Michael Langille’s video hasn’t gone public yet — it’s slated for Dec. 9. He’s the owner of The Little Pet Company, which is in the midst of expanding.
“Some people think that we’re still shut down since the flood,” said Langille. “It’s about broadcasting that we’re here.”
He said many people thought the flood destroyed the shop, which it didn’t.
The store was “busier than ever” for the first few months of the pandemic, but recently noticed a “sgnificant change” in the number of customers coming in.
Langille said he doubled his store’s inventory with the expansion, but “we’re not seeing double the sales by any means.”
“We might’ve seen a ten per cent increase, which is not what you want to see when you’re expanding your business.”
He’s hoping the video gets people coming into the store, and spending their dollars in town, rather than online.
JPMorgan's Pil Sees Quick Return to Office Boosting Real Estate – BNN
(Bloomberg) — People will likely return to the office more quickly than expected and that will help boost the price of some commercial real estate, according to J.P. Morgan Asset Management.
Investors may be making a mistake by extrapolating the future from the current situation with lots of working from home due to Covid-19, according to Anton Pil, global head of alternatives at J.P. Morgan Asset Management, part of JPMorgan Chase & Co. Top malls worldwide should see a faster-than-expected rebound in traffic, he said, and there’s an overshoot in expectations about how many people will want the status quo versus returning to the office.
“I’m expecting a pretty significant rebound in valuation,” Pil said in a phone interview Wednesday. “Financing terms are at some of the lowest levels that we’ve ever seen, and the income generation continues to be quite strong, at least if you own top-notch offices in strong locations.”
Urban centers have been able to survive previous pandemics and will do so again this time, Pil said. He pointed to the co-working trend as evidence that even when people could work from home they found there was value in being around others.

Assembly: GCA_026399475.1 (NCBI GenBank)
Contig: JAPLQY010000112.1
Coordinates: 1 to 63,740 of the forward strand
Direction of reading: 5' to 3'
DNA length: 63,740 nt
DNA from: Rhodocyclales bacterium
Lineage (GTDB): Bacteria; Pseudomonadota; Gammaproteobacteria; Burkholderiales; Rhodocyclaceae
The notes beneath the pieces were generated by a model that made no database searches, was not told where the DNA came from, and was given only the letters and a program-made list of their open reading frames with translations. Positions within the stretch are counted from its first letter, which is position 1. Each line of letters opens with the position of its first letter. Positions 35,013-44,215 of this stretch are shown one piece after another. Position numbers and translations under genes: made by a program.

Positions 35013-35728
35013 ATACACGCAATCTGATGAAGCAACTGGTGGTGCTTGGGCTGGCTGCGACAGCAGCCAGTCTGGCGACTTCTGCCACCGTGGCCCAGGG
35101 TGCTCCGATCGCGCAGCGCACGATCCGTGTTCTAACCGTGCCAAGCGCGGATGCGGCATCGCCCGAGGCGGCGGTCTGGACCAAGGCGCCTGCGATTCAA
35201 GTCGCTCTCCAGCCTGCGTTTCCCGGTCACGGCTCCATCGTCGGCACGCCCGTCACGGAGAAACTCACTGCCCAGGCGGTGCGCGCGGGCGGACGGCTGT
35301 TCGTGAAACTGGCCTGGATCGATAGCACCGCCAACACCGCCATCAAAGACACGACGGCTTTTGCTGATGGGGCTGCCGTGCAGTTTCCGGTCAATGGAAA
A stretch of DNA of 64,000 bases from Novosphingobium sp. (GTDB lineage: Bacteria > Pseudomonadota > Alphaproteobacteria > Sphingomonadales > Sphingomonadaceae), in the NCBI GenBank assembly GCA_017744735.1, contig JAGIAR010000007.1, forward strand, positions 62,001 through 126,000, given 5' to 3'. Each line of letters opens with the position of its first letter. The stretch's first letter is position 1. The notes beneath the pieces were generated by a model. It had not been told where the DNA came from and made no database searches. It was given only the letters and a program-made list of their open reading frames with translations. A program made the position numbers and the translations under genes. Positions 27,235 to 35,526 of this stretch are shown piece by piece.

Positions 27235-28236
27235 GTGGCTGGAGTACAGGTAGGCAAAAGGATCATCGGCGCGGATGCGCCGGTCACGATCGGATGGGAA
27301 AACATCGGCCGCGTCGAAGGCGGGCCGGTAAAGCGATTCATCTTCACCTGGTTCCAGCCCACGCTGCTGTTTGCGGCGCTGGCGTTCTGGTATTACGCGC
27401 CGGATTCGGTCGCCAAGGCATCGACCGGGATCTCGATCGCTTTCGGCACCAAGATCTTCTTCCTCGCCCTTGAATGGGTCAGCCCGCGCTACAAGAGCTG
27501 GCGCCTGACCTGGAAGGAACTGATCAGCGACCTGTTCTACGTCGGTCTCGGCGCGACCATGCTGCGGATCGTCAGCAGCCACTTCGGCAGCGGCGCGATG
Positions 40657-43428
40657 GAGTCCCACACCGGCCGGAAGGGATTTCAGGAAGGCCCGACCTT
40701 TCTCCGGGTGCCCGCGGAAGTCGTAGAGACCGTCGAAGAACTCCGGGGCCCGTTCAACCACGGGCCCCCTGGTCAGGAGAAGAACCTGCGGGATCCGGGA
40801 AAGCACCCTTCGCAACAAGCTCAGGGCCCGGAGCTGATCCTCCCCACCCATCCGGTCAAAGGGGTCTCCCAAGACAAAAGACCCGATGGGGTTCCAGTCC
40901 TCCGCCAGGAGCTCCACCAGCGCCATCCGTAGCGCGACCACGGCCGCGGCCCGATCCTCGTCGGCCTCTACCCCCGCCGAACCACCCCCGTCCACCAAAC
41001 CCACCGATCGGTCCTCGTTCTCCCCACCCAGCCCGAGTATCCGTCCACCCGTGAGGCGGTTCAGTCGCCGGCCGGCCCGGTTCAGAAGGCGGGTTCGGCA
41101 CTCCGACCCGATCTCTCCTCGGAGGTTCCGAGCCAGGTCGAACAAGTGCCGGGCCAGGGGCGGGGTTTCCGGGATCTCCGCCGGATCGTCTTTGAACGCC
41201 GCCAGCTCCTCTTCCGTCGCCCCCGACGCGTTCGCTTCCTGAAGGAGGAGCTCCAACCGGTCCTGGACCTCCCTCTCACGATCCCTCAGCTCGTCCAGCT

However, investors are taking things slowly at this point, with commercial real estate dealmaking in the third quarter far below pre-pandemic levels, according to data from CBRE Group Inc. and Real Capital Analytics Inc.
Pil also said that easy monetary policy and available financing means that it’s harder to tell which companies have simply been hurt by the pandemic and which have business models that just aren’t viable. J.P. Morgan Asset Management has stuck to a relatively conservative approach that’s focused on the actual assets companies own, he said, to avoid potential trouble on that front.
Venture capital will be a very robust market over the next year or two, Pil added. Lots of new businesses will be started by people who were laid off or had salaries reduced during the pandemic, he said, plus the efficiency of working from home and broader adoption of cloud computing has made starting a business cheaper and easier around the globe.
©2020 Bloomberg L.P.
Toronto’s Real Estate Board Tells Brokers Stop Showing More Than 2 Years of Sold Data – Better Dwelling
Toronto’s golden age of real estate brokerage innovation is coming to an abrupt end. Toronto Regional Real Estate Board (TRREB) sent a memo this week, on sold data. The board informed brokers they will only be allowed to show two years of data going forward.
TRREB Ordered To Allow Brokerages To Show Sold Data
The board formerly known as TREB was sued by the competition bureau in 2011. The bureau argued it was anti-competitive to prevent real estate brokers from sharing sold information. This dispute went on for years, until the supreme court finally rejected any appeals in 2018. Shortly after, the board provided member brokers with a data feed, complete with sold data. Almost immediately, this brought Toronto real estate out of the dark ages.
Release of Sold Data Drove Brokerage Innovation
Allowing the display of sold data led brokerages to build a number of Zillow-like products. Some brokers began providing sold data to clients going back over a decade. Toronto’s formerly dated, agent-driven model, was suddenly refreshed. Buyers were able to research, without an agent acting as a direct barrier to information. Unfortunately, that wasn’t TRREB’s intention.
TRREB Memo Demands Halt On Displaying Data Over 2 Years Old
TRREB sent member brokers a reminder this week that included a restriction that was previously unclear. The board notes several restrictions, but the biggest one is how much sold data can be shown. The memo reads, “Only two (2) years of sold data can be displayed or accessed at any time on the VOW, Website, or App.”
The updated interpretation of the bureau ruling is going to have a big impact. Starting soon, brokerages will restrict sold data to just 2 years. Much of the innovation that allowed people to research on their own will disappear. Instead Toronto will return back to it’s agent-driven model, where individuals have to request details from agents. This coincidentally will also conceal readily available sold data from the 2017 detached frenzy.